Scottish Lion On Patrol Ch 7
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Into Battle (Caen Front)


The fields of St Gabriel were a quiet introduction to life in a Normandy of war, and the slit trenches that were dug were only a little deeper than the token slit trenches of exercises. I t was not easy to realise that only a few miles away the rest of the 15th Scottish Division, having landed more than a week earlier, was fighting the battle which has been called-in its honour-the Battle of the Scottish Corridor. Its official title was more prosaic - Operation Epsom. The regiment had arrived just in time to join in its closing stages, unspectacularly but not without loss. The division's attack, supported by the 7th and 9th Royal Tanks and 320 guns, started from Le Mesnil - Patry and Norrey en Bessin on the morning of June 26th. Now the maps showed a long finger jabbed into the German lines, a finger which covered Cheux and had its tip beyond the Odon at Mondrainville, where the 2nd Argyll and Sutherland Highlanders had captured the bridge intact. The ground won, nearly six miles forward and in places only 2500 yards wide, was being held against counter-attacks by men and tanks of seven panzer divisions. On the evening of June 29th the regiment received orders to move from St Gabriel to Putot en Bessin on the following day to become divisional reserve, and long before light on June 30th the harbour parties, with Major MacDiarmid in charge, were groping their way forward by torchlight and the flashes of the guns astride the main Caen-Bayeux road. There was much traffic in the darkness. There was much when the main body of the regiment moved soon after dawn. So many vehicles and guns had been poured into the bridgehead that the roads were nearly always crowded. The distance to Putot en Bessin, through Coulombs, Le Parc and along the Bayeux-Caen road, was only about seven miles, but the journey took several hours. As soon as the regiment had reached its place among the barking guns in the fields just west of Putot en Bessin C Squadron was given a warning order to move forward and take up a position under the command of 44 Brigade. Major Mills left for brigade headquarters, and troop com-manders for an RVat Cheux.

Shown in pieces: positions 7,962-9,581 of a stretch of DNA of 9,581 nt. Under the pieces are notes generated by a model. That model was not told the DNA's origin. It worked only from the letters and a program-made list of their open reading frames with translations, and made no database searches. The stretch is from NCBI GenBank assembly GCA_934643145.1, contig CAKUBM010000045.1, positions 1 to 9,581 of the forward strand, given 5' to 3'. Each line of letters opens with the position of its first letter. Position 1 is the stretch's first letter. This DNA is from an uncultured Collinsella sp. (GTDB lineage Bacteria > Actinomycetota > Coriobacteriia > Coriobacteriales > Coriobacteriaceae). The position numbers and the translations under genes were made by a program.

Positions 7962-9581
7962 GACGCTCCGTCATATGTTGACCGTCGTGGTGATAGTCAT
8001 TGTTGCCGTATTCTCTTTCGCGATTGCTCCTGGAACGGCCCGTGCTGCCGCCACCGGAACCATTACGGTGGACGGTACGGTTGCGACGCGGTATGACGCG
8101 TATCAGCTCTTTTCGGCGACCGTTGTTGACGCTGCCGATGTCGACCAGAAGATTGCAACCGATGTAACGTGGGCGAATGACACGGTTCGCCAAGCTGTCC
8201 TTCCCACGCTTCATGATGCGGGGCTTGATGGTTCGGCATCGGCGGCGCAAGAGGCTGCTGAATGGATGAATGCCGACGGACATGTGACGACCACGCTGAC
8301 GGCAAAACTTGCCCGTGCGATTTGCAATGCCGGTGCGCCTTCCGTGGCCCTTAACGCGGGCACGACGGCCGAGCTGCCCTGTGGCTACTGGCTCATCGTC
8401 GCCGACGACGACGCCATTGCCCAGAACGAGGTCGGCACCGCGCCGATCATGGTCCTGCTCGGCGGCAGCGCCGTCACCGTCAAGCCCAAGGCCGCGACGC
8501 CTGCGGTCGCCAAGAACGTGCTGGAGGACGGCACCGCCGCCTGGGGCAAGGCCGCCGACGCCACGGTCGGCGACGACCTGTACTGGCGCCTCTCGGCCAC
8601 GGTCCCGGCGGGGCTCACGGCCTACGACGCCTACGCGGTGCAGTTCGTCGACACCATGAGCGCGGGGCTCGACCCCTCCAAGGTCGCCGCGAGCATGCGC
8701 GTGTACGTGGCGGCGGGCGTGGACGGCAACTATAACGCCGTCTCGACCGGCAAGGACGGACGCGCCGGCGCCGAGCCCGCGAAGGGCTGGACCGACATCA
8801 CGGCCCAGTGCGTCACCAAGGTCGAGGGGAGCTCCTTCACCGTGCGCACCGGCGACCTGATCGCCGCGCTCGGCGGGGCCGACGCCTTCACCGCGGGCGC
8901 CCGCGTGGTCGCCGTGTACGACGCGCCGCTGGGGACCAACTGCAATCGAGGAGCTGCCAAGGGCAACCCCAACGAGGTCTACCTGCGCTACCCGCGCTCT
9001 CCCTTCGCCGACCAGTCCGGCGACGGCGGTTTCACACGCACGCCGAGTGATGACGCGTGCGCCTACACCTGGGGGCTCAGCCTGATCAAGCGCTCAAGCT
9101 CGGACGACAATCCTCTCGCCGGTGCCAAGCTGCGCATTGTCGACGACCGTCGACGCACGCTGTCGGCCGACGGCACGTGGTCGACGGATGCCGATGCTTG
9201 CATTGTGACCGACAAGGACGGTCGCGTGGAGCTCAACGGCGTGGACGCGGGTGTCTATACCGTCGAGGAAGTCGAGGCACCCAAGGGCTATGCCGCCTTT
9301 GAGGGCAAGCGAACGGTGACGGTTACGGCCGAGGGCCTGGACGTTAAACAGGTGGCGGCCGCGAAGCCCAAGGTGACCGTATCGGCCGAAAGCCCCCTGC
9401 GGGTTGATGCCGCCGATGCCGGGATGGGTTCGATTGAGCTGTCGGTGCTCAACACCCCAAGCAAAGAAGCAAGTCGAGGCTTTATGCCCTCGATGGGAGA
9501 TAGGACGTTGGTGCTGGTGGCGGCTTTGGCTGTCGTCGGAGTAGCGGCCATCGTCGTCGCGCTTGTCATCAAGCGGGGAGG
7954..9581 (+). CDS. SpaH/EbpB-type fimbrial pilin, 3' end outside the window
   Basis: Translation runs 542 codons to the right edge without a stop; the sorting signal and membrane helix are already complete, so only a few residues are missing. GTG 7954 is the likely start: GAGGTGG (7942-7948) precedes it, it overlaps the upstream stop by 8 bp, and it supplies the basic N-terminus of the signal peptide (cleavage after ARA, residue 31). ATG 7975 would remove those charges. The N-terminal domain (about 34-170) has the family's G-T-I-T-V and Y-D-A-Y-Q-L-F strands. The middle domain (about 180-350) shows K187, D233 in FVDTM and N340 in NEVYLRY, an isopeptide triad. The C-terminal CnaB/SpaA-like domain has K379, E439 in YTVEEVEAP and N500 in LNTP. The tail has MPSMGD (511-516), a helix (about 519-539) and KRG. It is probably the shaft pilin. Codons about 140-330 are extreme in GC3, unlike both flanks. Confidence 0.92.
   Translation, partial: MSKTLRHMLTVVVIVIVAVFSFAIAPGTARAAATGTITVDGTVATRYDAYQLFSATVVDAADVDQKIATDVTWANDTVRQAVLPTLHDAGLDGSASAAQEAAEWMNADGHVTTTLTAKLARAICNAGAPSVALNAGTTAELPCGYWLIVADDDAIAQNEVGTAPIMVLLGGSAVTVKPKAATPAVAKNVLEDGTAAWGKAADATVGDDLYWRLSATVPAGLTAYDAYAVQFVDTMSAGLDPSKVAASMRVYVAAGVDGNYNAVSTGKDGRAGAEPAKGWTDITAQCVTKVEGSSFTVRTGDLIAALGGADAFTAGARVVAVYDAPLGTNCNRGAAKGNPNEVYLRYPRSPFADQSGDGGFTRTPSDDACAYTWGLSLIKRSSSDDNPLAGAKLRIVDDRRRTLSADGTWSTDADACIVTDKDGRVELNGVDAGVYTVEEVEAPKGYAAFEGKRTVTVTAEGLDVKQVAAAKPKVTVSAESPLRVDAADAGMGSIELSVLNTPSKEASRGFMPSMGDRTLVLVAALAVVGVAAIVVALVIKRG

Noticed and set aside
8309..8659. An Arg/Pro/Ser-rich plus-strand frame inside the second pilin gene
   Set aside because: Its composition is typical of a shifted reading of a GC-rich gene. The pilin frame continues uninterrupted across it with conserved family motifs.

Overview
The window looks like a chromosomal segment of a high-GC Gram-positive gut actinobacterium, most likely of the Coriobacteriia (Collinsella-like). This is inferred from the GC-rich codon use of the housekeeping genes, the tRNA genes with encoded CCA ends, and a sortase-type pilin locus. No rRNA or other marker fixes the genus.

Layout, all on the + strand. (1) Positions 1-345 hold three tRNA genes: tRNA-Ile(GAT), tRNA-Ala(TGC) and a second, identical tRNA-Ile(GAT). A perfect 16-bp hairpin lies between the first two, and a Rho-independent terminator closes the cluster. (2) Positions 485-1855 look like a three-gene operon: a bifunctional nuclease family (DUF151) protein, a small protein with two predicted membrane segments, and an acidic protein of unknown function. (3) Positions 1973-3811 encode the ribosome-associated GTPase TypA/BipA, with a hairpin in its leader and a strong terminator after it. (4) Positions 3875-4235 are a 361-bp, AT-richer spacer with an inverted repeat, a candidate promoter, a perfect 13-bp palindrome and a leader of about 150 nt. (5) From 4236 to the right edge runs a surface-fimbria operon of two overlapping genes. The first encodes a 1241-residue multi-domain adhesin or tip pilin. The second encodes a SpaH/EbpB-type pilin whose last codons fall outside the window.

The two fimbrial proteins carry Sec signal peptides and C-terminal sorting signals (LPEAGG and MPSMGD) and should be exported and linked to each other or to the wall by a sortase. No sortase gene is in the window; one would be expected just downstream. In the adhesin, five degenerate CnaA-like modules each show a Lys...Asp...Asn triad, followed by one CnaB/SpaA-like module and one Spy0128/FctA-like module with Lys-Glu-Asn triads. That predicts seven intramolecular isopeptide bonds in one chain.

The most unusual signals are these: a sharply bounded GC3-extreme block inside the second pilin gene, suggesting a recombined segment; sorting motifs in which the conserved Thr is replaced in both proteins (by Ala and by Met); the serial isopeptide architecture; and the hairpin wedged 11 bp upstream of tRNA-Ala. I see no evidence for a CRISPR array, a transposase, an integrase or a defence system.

The close fighting of the Caen front, in which armieswere locked like wrestlers straining toe to toe, gave no scope for the employment of the regiment as a whole in the type of reconnaissance for which it was best equipped. Until the opportunity for this occurred the unit was used piecemeal as the division's odd jobman-occupied variously as infantryman, traffic policeman, messenger, chauffeur, ambulance man. The one essay in squadron reconnaissance on this sector brought out the difficulties which attended such a venture if it started while the infantry were already closely engaged with an obstinate enemy. But that had no place in this first battle. The first task, which had fallen to C Squadron, was to assume the role of infantry and fill a gap on the boundary between VIII Corps and XXX Corps, which was on the right. The position was about a mile south of Le Haut du Bosq. Just before noon that day, June 30th, the squadron started from Putot en Bessin on its first slow, bumpy, dusty, unforgettable journey to the front. The roads were tracks. Maps were useful only to give the general direction; the important thing was to have sharp eyes for, and blind faith in, the signs "Ship Route Up".  The way was between fields where tanks were scattered while their crews re-equipped them after battle, brewed tea and rested. From the top of a rise the country looked so full of 25-pounders that it seemed impossible that room could be found for even one more. Groups of infantry trudged forward, glancing enviously at the vehicles which made the dust clouds that  enveloped them. Other groups were coming back, escorting a few wretched-looking prisoners. At the men tramping back, at the men beside the tanks, C Squadron stared curiously. They were men who were different, for all the sameness of battle dress; they were men who had been in battle. Faith in "Ship Route Up" was not misplaced, and in the rubble and smell of Cheux the squadron found its troop commanders waiting.